30 January 2018
Charles I: remembered today
as king, martyr and art collector
The residential meeting of trustees of the Anglican mission agency USPG (United Society Partners in the Gospel) came to an end today at the Royal Foundation of Saint Katharine.
Saint Katharine’s is in the heart of the East End in London, and we met there for two days. We discussed climate change, ethical investment, budgets, and USPG’s work with global partners in mission.
Each day began and ended with prayer. But the variations in the calendars of the Church of England and the Church of Ireland can sometimes catch me by surprise, and I was not prepared for this morning’s commemoration at the Eucharist of ‘Charles King and Martyr, 1649.’
Charles, King and Martyr, or Charles I, was king from 1625 until his execution on 30 January 1649, and his feast day in Anglican calendars falls on 30 January, the anniversary of his execution.
This observance was one of several ‘state services’ removed from the Book of Common Prayer of the Church of England and the Church of Ireland in 1859. But there are churches and parishes dedicated to Charles the Martyr in England, and the former chapel in the Royal Hospital in Kilmainham, Dublin, was also dedicated to him.
King Charles is still named in the calendar of the Church of England in Common Worship and is commemorated at the Banqueting Hall in Whitehall, Pusey House in Oxford, and by some Anglo-Catholic societies, including the Society of King Charles the Martyr founded in 1894.
King Charles is regarded by many as a martyr because, it is said, he was offered his life if he would abandon the historic episcopacy in the Church of England. It is said he refused, however, believing that the Church of England was truly Catholic and should maintain the Catholic episcopate.
Mandell Creighton, Bishop of London, wrote, ‘Had Charles been willing to abandon the Church and give up episcopacy, he might have saved his throne and his life. But on this point Charles stood firm: for this he died, and by dying saved it for the future.’
The political reality, though, is that Charles had already made an Engagement with the Scots to introduce Presbyterianism in England for three years in return for the aid of Scots forces in the Second English Civil War.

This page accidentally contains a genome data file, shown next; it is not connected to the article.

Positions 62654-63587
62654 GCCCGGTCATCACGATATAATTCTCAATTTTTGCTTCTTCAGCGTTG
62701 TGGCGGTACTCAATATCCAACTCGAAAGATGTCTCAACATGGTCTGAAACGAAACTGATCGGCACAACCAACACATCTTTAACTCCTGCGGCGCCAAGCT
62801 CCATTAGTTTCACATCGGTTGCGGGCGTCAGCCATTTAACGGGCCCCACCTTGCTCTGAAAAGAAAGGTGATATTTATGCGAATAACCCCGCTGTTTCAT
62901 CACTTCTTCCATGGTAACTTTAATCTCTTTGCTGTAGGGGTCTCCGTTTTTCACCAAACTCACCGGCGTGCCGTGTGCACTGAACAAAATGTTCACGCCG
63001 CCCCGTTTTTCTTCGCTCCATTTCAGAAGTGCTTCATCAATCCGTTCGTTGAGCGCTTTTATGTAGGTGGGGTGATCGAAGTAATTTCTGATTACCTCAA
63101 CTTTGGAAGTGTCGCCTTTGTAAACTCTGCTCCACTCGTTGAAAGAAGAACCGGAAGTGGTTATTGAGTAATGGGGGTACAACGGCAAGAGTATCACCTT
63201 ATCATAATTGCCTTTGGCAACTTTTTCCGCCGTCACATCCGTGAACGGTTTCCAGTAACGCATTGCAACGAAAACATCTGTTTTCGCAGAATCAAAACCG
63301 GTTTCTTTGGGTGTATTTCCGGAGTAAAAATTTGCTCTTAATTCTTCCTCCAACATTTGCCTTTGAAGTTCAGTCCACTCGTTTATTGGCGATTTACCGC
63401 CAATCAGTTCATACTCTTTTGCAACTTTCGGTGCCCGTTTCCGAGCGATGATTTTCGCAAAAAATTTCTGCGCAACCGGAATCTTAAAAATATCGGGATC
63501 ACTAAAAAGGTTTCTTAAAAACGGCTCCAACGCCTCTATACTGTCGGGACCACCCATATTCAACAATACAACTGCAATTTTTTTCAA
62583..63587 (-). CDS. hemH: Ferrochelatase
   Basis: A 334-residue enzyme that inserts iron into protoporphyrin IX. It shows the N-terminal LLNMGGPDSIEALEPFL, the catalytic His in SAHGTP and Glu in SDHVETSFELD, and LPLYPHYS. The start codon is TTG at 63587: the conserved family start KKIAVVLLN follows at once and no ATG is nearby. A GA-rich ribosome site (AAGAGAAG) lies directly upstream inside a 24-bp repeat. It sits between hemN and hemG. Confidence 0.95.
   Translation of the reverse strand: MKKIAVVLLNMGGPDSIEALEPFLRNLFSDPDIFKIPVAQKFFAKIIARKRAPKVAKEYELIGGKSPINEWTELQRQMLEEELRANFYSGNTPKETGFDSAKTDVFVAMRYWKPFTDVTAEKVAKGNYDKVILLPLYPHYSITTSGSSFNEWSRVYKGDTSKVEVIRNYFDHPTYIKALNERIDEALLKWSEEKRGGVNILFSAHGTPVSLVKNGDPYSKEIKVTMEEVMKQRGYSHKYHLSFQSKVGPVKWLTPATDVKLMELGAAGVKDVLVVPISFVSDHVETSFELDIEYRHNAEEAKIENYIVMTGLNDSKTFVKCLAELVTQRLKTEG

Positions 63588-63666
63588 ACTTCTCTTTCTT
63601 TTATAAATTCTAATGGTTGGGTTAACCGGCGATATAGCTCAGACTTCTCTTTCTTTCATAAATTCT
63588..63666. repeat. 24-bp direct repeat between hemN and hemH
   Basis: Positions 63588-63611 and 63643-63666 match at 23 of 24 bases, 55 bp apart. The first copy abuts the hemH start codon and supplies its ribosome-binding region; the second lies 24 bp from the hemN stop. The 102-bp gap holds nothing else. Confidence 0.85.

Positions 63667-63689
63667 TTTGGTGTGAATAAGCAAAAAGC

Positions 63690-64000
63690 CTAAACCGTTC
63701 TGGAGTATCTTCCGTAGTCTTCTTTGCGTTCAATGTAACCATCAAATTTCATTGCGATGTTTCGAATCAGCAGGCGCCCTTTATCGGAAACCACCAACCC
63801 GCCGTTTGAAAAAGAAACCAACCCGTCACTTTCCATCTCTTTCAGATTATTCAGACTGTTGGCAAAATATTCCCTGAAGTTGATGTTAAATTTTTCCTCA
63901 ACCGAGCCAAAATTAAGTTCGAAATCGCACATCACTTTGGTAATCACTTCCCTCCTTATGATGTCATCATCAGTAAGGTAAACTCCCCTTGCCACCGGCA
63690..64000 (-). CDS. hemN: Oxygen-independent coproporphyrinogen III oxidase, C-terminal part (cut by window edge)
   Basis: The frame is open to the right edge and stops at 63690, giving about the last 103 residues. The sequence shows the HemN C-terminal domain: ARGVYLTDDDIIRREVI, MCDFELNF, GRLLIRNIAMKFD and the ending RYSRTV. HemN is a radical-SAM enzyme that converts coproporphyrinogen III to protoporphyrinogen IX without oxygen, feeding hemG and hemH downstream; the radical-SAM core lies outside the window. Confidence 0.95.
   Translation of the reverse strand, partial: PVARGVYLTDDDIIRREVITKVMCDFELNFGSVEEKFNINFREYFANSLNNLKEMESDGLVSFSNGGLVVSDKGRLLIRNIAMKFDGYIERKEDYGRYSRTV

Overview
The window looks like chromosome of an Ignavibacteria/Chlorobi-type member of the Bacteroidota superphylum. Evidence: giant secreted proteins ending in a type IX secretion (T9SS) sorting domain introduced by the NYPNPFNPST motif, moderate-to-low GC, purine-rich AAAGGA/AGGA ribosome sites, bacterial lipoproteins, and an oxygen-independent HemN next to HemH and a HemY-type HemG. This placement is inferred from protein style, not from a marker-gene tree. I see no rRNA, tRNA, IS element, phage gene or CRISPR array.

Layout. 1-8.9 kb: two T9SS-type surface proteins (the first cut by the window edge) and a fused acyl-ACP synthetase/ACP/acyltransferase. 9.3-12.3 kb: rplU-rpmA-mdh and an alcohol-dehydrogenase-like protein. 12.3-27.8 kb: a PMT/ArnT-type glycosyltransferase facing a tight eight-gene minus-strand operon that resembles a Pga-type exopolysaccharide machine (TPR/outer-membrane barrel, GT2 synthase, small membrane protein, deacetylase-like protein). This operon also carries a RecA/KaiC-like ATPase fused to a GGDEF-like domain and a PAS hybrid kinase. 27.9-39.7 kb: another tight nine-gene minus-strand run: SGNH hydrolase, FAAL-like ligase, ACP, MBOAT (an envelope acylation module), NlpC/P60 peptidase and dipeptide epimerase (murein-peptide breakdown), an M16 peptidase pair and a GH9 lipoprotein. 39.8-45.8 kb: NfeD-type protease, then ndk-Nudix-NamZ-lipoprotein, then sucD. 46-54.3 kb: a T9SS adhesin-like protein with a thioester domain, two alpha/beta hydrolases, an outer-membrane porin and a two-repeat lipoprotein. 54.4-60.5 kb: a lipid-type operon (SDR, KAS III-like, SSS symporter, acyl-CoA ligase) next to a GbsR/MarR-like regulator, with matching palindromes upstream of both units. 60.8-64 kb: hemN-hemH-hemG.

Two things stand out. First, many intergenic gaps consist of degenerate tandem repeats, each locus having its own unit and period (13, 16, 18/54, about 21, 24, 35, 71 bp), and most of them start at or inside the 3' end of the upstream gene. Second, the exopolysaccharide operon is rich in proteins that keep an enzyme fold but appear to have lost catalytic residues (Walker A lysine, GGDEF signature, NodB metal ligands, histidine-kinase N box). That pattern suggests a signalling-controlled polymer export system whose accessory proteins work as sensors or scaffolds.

However, High Church Anglicans and royalists fashioned an image of martyrdom, and after the Restoration he was added to the Church of England’s liturgical calendar by a decision at the Convocations of Canterbury and York in 1660.
The red letter days or state commemorations in the calendar of the Book of Common Prayer included the Gunpowder Plot, the birth and restoration of Charles II, and the execution of Charles I. These were marked with special services and special sermons.
The State Services were omitted from the Book of Common Prayer by royal and parliamentary authority in 1859, but without the consent of Convocation. Later, Vernon Staley would describe the deletion as ultra vires and ‘a distinct violation of the compact between Church and Realm, as set forth in the Act of Uniformity which imposed the Book of Common Prayer in 1662.’
Of the three commemorations, only that of King Charles I was restored in the calendar in the Alternative Service Book in 1980, although not as a Red Letter Day. A new collect was composed for Common Worship in 2000.
I was reminded in London later today how King Charles I amassed an extraordinary art collection, acquiring works by some of the finest artists of the past, including Titian, Mantegna, Holbein, Dürer, and commissioning leading contemporary artists such as Van Dyck and Rubens.
After his execution in 1649, his collection was sold off and scattered across Europe. Many works were retrieved by Charles II after the Restoration, but others now form the core of museums such as the Louvre and the Prado.
The current exhibition at the Royal Academy, ‘Charles I: King and Collector,’ has brought together great masterpieces from this collection for the first time. It includes over 100 works of art, ranging from sculptures to paintings, and from miniatures to tapestries.
For the first time since the 17th century, this landmark exhibition brings together the astounding treasures that changed the taste of a nation. By bringing these works together, the exhibition demonstrates the radical impact they had at the time and sheds light on how they fostered a vibrant visual culture that was hitherto unknown in England.
King of kings and Lord of lords,
whose faithful servant Charles
prayed for those who persecuted him
and died in the living hope of your eternal kingdom:
grant us by your grace so to follow his example
that we may love and bless our enemies,
through the intercession of your Son, our Lord Jesus Christ,
who is alive and reigns with you,
in the unity of the Holy Spirit,
one God, now and for ever.
Posted by Patrick Comerford at 18:30
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